We have established that longrange correlated local densities \({\{{n}_{i,t}\}}_{i}\) give rise to a bistable phase. We now show how, in a driven DP with periodically modulated update rules, this phase intimately relates to the emergence of a classical DTC. In this phase, as we shall see, the density n displays oscillations over a period larger than that of the drive and up to a time that, thanks to the longrange interactions and despite the presence of multiple sources of noise, is exponentially large in the system size, a feature that would generally be forbidden in shortranged PCA^{28}. In the thermodynamic limit L → ∞, these subharmonic oscillations are therefore persistent, that is, the system autocorrelation time diverges to infinity, breaking the timetranslational symmetry and proving a classical DTC in a periodically driven PCA.
In the spirit of keeping the model as simple as possible, we consider a minimal drive in which, after every T iterations of the DP in Eqs. (4) and (5), empty sites are turned into occupied ones and vice versa, making the full equations of motion periodic with period T. As a further source of imperfections, adding to the underlying noisy DP, we also account for faulty swaps with probability p_{d}. More explicitly, the periodic drive consists of the following transformation
In Fig. 3a, b, we show the spatiotemporal pattern of single instances of the driven DP, alongside with the density n averaged over several independent runs. If the DP is shortranged enough, the spatiotemporal pattern at long times looks similar from one period to the next, that is, the density n synchronizes with the drive and eventually picks a periodicity T. On the contrary, for a longranged enough DP, the system keeps alternating at every period between a densely occupied regime and a sparsely occupied one, and n oscillates with period 2T, that is, the system breaks the discrete timetranslation symmetry of the equations of motion.
When using the tag ‘classical DTC’, special care should be reserved for showing the defining features of this phase, namely, its rigidity and persistence^{28}. Our system is rigid in the sense that it does not rely on finetuned model parameters, e.g. μ, α or the initial density p_{1}, and that noise, either in the form of the inherently stochastic underlying DP or of a small but nonzero drive defect density p_{d}, does not qualitatively change the results. Moreover, in the limit L → ∞, our DTC is truly persistent. Indeed, one might expect that the accumulation of stochastic mistakes introduces phase slips and eventually leads to the (possibly slow but unavoidable) destruction of the subharmonic response. Although this expectation is generally correct for shortranged DP models, including our model at large α, it can fail for longranged DP models.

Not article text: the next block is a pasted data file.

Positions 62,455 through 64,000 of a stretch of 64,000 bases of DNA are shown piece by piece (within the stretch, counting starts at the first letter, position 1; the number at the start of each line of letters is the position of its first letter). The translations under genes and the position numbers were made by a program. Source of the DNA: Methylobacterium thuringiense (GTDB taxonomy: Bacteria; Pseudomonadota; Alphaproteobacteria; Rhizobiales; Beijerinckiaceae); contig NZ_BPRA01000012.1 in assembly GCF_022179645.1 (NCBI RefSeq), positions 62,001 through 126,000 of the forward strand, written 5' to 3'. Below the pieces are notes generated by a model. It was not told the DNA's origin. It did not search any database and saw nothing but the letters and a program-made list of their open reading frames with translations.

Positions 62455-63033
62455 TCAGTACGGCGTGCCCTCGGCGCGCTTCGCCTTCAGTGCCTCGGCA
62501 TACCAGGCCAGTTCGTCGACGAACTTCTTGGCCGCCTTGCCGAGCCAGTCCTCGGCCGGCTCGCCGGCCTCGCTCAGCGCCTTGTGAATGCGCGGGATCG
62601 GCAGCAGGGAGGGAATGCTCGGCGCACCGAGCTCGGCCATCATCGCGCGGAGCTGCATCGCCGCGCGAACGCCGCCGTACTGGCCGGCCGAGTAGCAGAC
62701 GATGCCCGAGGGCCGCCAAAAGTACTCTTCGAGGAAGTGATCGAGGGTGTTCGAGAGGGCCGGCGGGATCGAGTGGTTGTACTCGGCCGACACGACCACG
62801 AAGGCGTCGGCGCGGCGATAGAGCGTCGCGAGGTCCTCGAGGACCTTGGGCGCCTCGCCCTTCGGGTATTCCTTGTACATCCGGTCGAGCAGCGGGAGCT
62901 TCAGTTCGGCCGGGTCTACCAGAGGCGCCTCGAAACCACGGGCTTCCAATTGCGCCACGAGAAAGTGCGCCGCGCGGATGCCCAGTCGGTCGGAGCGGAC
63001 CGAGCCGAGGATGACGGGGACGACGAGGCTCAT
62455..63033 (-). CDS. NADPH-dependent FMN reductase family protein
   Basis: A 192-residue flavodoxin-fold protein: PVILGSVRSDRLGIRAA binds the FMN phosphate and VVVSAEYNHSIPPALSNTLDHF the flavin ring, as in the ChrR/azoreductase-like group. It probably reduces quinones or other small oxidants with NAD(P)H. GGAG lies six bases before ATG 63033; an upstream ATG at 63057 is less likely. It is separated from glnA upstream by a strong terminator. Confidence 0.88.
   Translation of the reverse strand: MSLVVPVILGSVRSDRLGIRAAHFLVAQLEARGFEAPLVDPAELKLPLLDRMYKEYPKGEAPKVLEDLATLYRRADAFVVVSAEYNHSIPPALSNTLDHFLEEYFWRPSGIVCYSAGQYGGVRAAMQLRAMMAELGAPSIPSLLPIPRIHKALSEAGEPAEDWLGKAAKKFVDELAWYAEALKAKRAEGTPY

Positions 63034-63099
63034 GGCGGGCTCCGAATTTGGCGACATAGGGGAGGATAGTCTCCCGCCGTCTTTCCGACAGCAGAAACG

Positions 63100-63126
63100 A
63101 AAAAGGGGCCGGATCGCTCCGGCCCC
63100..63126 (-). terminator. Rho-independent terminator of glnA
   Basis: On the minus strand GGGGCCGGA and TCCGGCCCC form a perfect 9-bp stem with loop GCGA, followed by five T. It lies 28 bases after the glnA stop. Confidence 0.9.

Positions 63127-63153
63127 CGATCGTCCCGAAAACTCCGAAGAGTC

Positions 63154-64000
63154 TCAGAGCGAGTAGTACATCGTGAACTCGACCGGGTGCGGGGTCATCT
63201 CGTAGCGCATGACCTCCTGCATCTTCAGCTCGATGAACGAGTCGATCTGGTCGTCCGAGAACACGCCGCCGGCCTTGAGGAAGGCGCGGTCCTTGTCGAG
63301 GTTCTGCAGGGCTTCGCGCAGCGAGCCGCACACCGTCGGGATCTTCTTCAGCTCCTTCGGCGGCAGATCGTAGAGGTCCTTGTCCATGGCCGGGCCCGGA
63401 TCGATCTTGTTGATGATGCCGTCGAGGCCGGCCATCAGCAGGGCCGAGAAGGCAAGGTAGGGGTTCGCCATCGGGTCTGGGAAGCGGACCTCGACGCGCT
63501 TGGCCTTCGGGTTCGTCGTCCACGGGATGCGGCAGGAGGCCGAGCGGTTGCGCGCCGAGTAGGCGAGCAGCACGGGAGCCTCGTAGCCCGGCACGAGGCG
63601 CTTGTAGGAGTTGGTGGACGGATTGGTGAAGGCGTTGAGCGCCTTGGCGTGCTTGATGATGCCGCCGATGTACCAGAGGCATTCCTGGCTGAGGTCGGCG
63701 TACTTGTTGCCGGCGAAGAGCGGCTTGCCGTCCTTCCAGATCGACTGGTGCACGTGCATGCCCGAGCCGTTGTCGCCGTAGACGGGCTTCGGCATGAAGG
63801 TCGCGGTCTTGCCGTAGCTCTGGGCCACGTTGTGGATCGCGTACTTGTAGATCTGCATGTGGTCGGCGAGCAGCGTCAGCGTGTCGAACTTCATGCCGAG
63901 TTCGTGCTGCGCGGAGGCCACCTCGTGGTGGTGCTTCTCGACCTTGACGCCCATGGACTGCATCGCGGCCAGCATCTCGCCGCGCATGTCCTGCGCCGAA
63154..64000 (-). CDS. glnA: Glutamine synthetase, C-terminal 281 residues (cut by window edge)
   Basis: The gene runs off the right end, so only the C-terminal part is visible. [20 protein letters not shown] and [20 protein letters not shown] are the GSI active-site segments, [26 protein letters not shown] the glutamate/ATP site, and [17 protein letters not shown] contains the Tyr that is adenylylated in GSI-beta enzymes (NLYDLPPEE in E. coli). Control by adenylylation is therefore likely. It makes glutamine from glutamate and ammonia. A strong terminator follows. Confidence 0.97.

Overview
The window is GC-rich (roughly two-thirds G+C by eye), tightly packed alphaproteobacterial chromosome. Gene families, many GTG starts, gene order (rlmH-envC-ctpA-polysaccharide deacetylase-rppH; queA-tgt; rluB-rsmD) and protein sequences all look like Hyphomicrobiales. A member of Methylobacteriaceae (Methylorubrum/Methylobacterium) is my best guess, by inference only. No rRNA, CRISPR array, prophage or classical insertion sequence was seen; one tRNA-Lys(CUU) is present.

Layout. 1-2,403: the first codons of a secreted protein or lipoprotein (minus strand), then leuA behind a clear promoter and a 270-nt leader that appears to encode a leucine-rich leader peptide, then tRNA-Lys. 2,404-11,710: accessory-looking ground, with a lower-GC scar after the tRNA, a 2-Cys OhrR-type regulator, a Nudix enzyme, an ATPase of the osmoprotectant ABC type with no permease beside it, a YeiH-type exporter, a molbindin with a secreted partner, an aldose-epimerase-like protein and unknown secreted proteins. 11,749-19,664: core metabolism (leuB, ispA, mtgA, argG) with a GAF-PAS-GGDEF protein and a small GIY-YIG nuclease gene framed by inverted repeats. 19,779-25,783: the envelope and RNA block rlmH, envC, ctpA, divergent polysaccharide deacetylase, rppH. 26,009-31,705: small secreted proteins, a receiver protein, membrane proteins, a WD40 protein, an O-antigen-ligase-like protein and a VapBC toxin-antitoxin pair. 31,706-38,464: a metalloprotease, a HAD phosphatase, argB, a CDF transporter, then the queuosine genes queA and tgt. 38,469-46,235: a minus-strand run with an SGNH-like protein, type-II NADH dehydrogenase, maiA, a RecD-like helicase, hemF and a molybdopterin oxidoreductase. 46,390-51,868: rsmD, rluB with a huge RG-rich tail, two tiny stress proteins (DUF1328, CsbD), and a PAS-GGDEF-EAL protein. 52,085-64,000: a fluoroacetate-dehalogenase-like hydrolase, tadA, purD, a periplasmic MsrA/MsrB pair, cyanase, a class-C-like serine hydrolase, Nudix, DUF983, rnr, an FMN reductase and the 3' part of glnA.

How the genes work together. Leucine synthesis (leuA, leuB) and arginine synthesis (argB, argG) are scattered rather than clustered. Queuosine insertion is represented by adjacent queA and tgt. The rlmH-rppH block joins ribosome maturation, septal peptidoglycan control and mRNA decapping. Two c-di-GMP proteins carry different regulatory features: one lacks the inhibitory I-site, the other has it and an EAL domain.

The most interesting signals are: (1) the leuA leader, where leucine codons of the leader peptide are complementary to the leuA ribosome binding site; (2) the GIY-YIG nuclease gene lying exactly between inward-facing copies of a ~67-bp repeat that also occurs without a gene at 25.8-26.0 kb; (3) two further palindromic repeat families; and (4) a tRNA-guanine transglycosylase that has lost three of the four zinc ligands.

To show that, in the limit L → ∞, the lifetime of our DTC is infinite, we perform a scaling analysis comparing results for increasing system sizes L. First, we introduce an order parameter Φ(t), henceforth called subharmonicity, that is defined at stroboscopic times t = 1, 1 + T, 1 + 2T, … as
If the density n oscillates with the same period T as the drive, then n(t) = n(t + T) and Φ(t) = 0. On the contrary, if n oscillates with a doubled period 2T, then n(t = 1 + kT) is positive and negative for even and odd k, respectively, and Φ(t) is finite and maintains a constant sign. Therefore, Φ(t) is a suitable diagnostics to track the degree of subharmonicity of n in time and to perform the scaling analysis.
In Fig. 3c, we show Φ(t) for various system sizes L. For both α = 1.4 and α = 1.8, the subharmonicity decays exponentially in time, \({{\Phi }}(t) \sim \exp (\frac{t1}{\tau T})\). As shown in Fig. 3d, these two values of α are, however, crucially different in how the lifetime τT scales with the system size. In fact, τT is approximately independent of L for α = 1.8, whereas it scales exponentially as \(\tau \sim \exp (\beta L)\) for α = 1.4, for which the decay of the subharmonicity is therefore just a finitesize effect. The scaling coefficient β quantifies the time crystallinity of the system and can thus be used to obtain a full phase diagram as a function of the power–law exponent α, in Fig. 3e. We observe a phase transition between a DTC and a trivial phase at α ≈ 1.7. That is, if the DP is sufficiently longranged (α ⪅ 1.7), β is finite and in the thermodynamic limit L → ∞ the subharmonic response extends up to infinite time, as required for a true DTC. In contrast, for a shorterrange DP (α ⪆ 1.7), β ≈ 0 independently of L and the subharmonic response is always dynamically destroyed.
Discussion